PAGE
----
Damien Chazelle may be young enough to not know who Bros are, but that hasn’t stopped the writer/ director from already producing three films worthy of awards attention.
His debut, the glorious jazz drama Whiplash, remains one of MovieGulp‘s all-time favourites. LA-based musical La La Land may be a Hollywood orgy of self-congratulation, but he sure shot the shit out of it.
With his third outing, Chazelle has fixated his lens on the first moon landing. Or more specifically, the family drama that the built up to the momentous occasion.
But where, say, Apollo 13 found glory, First Man finds drama. Where Ron Howard found glamour, Chazelle finds grit – for this is the story of the Armstrongs and their fears. The life Neil’s (Ryan Gosling) wife, Janet (Claire Foy), had to put up with, knowing her husband was a phone call away from from death.
We first meet Neil as he flies a test plane into upper reaches of the atmosphere. But we don’t see the plane. We see Neil. We see his face in close up. We see his hands on the controls. We hear the yearning and groaning of the plane’s steel. It’s claustrophobic and dark. And a sign of things to come.
Rarely does Chazelle bother with wide or establishing shots. This is a movie about the characters and their fears. The camera rarely forgets this.
And in a film without conflict – almost everybody involved in the story is pulling in the same direction – Chazelle knows he needs to find drive, which he does in the Armstrong backstory.
Neil’s first child, his daughter Karen, died of cancer at the age of two. It’s something used to define Neil, a thorough, logical, smart man who helplessly watched his daughter’s life slip away.
What makes this compelling viewing is the way Chazelle tells the story – masterfully minimising the exposition, painting in broad strokes, seamlessly jumping from one situation to another and allowing the audience to follow without ramming plot points down their throats.
Shot on a grainy, grey film stock, First Man evokes the look and feel of the period’s TV coverage. For all the accuracy of the props, costumes and dialogue, First Man is at times an impressionist take on what happened. Space has no stars – just an empty void. Indeed, there are times when the characters, in their own homes on Earth, are surrounded by frames of total blackness.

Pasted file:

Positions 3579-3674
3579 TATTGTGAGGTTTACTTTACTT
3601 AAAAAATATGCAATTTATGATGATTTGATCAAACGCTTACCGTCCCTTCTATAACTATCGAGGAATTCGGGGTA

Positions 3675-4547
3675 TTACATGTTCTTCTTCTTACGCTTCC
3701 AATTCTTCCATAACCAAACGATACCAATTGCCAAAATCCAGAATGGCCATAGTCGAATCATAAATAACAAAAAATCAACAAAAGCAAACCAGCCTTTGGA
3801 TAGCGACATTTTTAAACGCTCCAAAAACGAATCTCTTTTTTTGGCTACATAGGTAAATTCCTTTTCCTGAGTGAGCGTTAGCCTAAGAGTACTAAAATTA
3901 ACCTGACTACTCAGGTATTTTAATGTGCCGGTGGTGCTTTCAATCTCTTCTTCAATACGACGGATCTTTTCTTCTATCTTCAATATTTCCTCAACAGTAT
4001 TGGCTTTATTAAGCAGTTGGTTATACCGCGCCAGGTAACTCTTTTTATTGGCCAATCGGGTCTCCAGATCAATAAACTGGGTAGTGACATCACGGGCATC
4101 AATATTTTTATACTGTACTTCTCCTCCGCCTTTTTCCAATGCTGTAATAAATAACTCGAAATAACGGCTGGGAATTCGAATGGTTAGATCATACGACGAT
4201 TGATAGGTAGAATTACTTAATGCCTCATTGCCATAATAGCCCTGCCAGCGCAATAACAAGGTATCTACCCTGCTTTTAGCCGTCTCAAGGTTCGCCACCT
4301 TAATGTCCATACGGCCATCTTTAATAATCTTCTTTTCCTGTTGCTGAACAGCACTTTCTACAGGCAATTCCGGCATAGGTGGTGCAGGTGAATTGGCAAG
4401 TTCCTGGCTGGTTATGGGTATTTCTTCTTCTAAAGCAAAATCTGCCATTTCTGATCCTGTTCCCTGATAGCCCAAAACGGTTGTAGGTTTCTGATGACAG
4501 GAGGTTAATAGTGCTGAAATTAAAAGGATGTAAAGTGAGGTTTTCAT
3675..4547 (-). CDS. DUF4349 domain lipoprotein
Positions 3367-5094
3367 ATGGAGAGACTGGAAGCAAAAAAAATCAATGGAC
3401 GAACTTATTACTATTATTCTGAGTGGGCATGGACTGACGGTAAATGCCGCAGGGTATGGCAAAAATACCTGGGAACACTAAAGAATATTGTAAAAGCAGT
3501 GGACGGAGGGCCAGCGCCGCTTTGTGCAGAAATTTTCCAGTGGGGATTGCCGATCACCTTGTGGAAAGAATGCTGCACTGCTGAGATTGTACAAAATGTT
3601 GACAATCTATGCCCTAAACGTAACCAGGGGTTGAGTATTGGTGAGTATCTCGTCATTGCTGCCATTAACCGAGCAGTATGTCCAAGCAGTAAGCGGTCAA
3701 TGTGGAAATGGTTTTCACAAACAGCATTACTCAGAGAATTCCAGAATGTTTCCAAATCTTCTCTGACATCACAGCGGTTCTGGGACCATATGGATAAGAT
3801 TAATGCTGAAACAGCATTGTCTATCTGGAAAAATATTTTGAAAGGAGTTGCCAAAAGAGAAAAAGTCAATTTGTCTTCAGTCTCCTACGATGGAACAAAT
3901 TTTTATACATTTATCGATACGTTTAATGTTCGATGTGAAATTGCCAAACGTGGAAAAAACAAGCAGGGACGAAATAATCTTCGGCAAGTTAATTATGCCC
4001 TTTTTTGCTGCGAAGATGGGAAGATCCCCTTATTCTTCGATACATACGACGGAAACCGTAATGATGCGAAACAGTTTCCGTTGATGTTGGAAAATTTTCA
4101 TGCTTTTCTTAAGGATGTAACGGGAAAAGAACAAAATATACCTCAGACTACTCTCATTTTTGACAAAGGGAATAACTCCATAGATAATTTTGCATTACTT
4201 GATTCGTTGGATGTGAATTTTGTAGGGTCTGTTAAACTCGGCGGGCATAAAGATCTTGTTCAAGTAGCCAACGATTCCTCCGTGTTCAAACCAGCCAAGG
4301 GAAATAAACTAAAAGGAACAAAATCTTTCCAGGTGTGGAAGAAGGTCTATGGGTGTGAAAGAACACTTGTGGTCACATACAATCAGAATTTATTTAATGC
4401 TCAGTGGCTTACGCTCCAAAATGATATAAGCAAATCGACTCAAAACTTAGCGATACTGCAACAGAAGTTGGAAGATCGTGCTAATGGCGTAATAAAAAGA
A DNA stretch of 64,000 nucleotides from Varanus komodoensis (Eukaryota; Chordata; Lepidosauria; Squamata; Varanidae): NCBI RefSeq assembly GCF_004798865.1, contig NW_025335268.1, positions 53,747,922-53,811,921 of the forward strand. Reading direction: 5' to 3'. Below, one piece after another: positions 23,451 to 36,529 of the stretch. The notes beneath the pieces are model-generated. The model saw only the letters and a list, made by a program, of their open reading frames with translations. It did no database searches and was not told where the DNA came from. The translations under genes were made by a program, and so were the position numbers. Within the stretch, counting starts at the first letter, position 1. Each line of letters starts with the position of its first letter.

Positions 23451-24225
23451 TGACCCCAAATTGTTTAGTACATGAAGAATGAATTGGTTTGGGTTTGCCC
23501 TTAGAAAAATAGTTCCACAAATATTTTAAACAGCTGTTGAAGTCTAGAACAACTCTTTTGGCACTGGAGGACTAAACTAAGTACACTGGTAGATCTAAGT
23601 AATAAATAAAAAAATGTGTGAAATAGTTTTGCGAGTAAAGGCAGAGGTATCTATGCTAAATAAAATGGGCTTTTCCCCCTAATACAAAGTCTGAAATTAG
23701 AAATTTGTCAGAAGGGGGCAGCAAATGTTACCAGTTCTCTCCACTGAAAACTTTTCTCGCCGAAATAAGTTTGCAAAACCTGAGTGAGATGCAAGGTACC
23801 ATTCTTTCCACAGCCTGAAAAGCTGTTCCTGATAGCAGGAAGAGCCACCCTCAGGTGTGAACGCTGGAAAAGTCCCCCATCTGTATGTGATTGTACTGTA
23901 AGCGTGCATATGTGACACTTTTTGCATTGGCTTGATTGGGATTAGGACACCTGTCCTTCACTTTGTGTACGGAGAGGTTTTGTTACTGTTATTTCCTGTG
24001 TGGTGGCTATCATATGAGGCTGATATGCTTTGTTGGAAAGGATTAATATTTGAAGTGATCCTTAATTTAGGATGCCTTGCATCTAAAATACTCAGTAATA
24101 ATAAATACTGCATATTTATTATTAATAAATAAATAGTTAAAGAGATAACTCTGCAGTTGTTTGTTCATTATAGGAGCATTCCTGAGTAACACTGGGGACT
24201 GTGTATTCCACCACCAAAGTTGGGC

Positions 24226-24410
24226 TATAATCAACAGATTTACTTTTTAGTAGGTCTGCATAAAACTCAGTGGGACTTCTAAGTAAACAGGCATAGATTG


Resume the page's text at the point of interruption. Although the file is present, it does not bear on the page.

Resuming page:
And each character is wonderfully painted. Sure, Gosling does his broody, minimal-dialogue thing, but it’s well-suited to the role of the stoic Armstrong and with Claire Foy doing the heavy lifting, he isn’t require to do much more. Foy is the ace in the hole, depicting Janet as Neil’s equal as well as his soulmate.
The supporting cast is equally as strong. So many actors from blockbuster fare are given a chance to show exactly how talented they are – the likes of Kyle Chandler and Shea Whigham, and especially the wonderful Jason Clarke, who imbues Neil’s friend and colleague Ed White with the subtle emotion he seems to effortlessly bring to all his roles. Meanwhile, Corey Stoll‘s turn as Buzz Aldrin is refreshingly spiky.
By the time the moon landing arrives – in incredible style as the grainy imagery makes way for high definition moon rocks, locked off cameras and an incredible soundtrack – you’ve almost forgotten that the first step is what the story was all about. Because of course, it isn’t. Not here. It’s merely the footnote in a deeply emotional story.
There’s something incredibly unique about First Man. It’s a big budget Hollywood movie, but it feels so much more personal and, stylistically, it’s like jumping into a painting and marvelling at the brush strokes. With yet another soundtrack from Justin Hurwitz, it’s close to moviemaking perfection.